Education and Work
Local Evaluation of TVEI
The Lancaster TVEI Evaluation Programme represented the largest and longest-running consortium in the country for local TVEI evaluation. Based upon a collaboration with 15 LEAs during the TVEI pilot, it included both quantitative and qualitative studies at local, regional and national levels. In the course of TVEI Extension, CSET staff also played a significant role in evaluation training and consultancy for schools, colleges and LEAs. Towards the end of the programme, studies of the impact of TVEI were also undertaken. (Further details of TVEI studies are included below.)
1. Effects of the TVEI Pilot upon Student Outcomes (1984-1990)
The aim of this study was to investigate the effects of the TVEI Pilot projects in preparing students for continued education, training and work by comparing the responses of TVEI and non-TVEI students. The work involved a longitudinal study of some 7,000 students over a four year period, from age 14 to 18.
Publications and Reports:
Student Outcomes in 12 Pilot LEAs. (1990) Gill Helsby and Paul Bagguley.
The initial work was funded by a consortium of LEAs, but the Employment Department subsequently commissioned a further analysis of the data.
2. Preparing Students for Adult and Working Life (1991-93)
The aim of this study was to investigate how well experiences in school had helped to prepare students for adult and working life. Data were gathered through a questionnaire targeted at Year 10 and Year 11 students, firstly in 1991 and again in 1993. Some of the questions were drawn from earlier student surveys, allowing an additional element of comparison over time, and included items on attitudes to schoolwork, on careers education and guidance and upon job expectations and preferences.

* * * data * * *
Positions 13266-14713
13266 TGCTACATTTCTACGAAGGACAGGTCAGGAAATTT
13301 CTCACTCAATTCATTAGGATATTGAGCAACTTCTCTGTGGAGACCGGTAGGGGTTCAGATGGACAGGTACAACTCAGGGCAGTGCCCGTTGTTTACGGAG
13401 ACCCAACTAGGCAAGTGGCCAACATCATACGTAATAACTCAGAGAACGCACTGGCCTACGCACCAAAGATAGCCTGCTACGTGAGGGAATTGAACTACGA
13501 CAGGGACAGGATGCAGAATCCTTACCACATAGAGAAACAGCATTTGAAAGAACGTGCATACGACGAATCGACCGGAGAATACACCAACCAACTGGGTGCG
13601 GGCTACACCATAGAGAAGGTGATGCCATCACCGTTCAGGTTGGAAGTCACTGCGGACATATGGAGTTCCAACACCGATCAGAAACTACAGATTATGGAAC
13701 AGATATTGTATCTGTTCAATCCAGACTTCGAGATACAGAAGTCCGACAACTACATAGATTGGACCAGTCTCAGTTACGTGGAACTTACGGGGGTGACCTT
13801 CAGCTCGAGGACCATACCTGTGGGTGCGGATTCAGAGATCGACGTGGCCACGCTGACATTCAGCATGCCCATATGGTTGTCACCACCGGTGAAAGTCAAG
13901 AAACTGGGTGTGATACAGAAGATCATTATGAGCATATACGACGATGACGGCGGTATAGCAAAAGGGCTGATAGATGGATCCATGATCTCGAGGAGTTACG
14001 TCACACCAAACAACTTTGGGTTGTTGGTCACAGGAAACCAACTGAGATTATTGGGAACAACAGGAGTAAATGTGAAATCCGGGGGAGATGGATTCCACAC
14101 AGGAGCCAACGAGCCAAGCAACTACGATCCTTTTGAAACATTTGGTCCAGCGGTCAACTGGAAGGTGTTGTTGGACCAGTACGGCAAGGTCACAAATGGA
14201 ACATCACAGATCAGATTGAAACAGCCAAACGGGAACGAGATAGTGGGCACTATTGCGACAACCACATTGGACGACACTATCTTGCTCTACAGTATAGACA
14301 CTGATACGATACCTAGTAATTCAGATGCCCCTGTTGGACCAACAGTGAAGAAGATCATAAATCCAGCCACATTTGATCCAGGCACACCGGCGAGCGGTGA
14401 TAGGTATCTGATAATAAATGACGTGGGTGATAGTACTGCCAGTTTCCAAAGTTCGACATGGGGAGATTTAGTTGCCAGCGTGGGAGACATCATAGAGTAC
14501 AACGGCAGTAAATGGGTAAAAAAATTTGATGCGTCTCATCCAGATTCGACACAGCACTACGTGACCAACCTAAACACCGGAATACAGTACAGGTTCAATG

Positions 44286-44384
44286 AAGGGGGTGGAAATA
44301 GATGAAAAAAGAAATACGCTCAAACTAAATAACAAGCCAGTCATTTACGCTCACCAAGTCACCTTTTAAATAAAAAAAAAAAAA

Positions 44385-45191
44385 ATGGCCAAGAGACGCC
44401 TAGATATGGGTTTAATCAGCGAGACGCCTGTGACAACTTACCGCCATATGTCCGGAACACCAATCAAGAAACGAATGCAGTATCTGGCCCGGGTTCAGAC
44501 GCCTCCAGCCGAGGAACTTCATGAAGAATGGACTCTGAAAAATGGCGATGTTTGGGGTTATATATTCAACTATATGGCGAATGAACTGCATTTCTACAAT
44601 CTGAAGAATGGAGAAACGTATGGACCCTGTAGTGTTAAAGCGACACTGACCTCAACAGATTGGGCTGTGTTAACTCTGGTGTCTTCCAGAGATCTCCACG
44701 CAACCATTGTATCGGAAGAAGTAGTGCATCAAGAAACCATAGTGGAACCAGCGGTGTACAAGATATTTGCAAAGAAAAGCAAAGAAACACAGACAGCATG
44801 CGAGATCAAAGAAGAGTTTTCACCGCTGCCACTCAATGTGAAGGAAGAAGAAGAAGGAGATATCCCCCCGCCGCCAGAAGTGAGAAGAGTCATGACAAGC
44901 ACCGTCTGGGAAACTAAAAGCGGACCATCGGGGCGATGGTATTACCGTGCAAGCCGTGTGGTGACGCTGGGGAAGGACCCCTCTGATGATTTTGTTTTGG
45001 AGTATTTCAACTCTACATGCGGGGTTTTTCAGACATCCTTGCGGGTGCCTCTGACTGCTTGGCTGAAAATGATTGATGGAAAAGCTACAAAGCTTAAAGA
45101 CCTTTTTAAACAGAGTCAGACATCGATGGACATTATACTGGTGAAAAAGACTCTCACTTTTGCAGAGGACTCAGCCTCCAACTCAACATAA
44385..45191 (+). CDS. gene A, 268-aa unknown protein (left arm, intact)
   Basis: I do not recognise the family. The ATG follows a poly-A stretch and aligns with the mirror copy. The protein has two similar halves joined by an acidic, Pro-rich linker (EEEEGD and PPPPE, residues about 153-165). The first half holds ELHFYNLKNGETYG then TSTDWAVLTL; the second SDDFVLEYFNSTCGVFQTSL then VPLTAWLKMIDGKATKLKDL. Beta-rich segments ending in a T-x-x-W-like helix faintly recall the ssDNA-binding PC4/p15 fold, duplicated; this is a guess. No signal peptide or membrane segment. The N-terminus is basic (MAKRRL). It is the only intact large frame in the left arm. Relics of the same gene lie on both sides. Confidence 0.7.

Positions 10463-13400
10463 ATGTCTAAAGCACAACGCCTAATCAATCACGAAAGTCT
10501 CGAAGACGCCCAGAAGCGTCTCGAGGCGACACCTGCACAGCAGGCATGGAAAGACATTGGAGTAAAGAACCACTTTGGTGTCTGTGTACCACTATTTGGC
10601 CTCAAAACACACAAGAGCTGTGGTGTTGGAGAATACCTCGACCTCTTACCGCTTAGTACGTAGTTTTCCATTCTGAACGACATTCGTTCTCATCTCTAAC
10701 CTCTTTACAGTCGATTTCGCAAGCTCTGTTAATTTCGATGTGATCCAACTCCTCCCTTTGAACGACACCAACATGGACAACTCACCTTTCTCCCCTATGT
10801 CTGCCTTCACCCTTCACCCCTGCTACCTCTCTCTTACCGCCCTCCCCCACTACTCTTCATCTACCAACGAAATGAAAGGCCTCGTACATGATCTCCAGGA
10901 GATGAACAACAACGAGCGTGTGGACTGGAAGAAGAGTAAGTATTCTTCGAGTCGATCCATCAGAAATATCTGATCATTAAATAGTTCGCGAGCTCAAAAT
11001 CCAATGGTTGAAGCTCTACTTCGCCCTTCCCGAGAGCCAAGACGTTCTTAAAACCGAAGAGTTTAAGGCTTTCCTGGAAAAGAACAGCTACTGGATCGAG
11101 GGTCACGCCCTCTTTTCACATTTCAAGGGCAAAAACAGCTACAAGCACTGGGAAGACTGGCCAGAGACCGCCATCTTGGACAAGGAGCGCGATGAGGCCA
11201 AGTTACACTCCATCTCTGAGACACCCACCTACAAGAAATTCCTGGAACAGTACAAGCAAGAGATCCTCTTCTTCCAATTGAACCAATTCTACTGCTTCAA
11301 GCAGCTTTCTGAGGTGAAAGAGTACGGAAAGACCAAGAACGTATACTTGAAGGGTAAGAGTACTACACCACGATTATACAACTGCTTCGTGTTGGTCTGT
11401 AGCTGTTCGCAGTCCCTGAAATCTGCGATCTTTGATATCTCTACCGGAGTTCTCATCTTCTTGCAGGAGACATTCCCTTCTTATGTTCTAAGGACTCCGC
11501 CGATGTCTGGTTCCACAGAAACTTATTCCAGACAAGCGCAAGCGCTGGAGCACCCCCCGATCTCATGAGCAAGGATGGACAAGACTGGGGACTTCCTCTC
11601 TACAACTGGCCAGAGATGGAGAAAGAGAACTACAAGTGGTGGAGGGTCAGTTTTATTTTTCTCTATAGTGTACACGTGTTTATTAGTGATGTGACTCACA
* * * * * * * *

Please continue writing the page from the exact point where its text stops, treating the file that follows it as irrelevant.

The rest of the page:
Publications and reports:
i) Report on Fifth Years' Responses in 17 Secondary Schools. (1991) Gill Helsby
ii) Preparing for Work: Views of Year 10 Students. (1993) Gill Helsby
Funded by Dudley TVEI
3. Change and Influence in the 14-19 Curriculum (1991-93)
Commissioned by three LEAs, this major study of teachers' perceptions of, and responses to, recent curriculum changes aimed to identify both the short-term and probable long-term effects of TVEI. Data were gathered through a large scale teacher survey, which elicited over 2,000 responses, and through one-to-one interviews with some 200 teachers. Specific areas covered by the questions included teaching and learning styles, curriculum, assessment and recording, external links (including education-industry links), professional support and evaluation.
Publications and reports
i) Change and Influence: The View from the Front Line. (1992) Gill Helsby and Murray Saunders
ii) Responding to Change: Teachers' Perceptions of Competing Influences. (1993). Gill Helsby and Murray Saunders.
iii) Change and Influence in a TVEI Context. (1993) Gill Helsby
Funded by Bolton, Wigan and Dudley LEAs.
Also, the following three articles appear in Helsby, G. (ed) The Influence and Legacy of TVEI: Special Edition of Evaluation and Research in Education, Vol.7, No.2, 1993:
- Evaluating the Influence and Legacy of TVEI. Gill Helsby and Murray Saunders
- TVEI and the National Curriculum: Culture Clash Between Use and Exchange Value. Murray Saunders.
- Creating the Autonomous Professional or the Trained Technician?: Current Directions in In-Service Teacher Support. Gill Helsby
The Work-Related Curriculum (1993-94)
The purpose of this study is to explore the management and implementation of the work-related curriculum in secondary schools and colleges with a view to identifying elements of good practice which might be sustainable in the future, especially after the end of TVEI funding. A questionnaire was used to identify the major elements of policy and practice in secondary schools, and interviews were conducted with a range of staff in four case study schools. In the next stage of the investigation data were gathered on student experiences and perceptions in schools, and interviews conducted with staff and students in post-16 institutions.
Publications and Reports: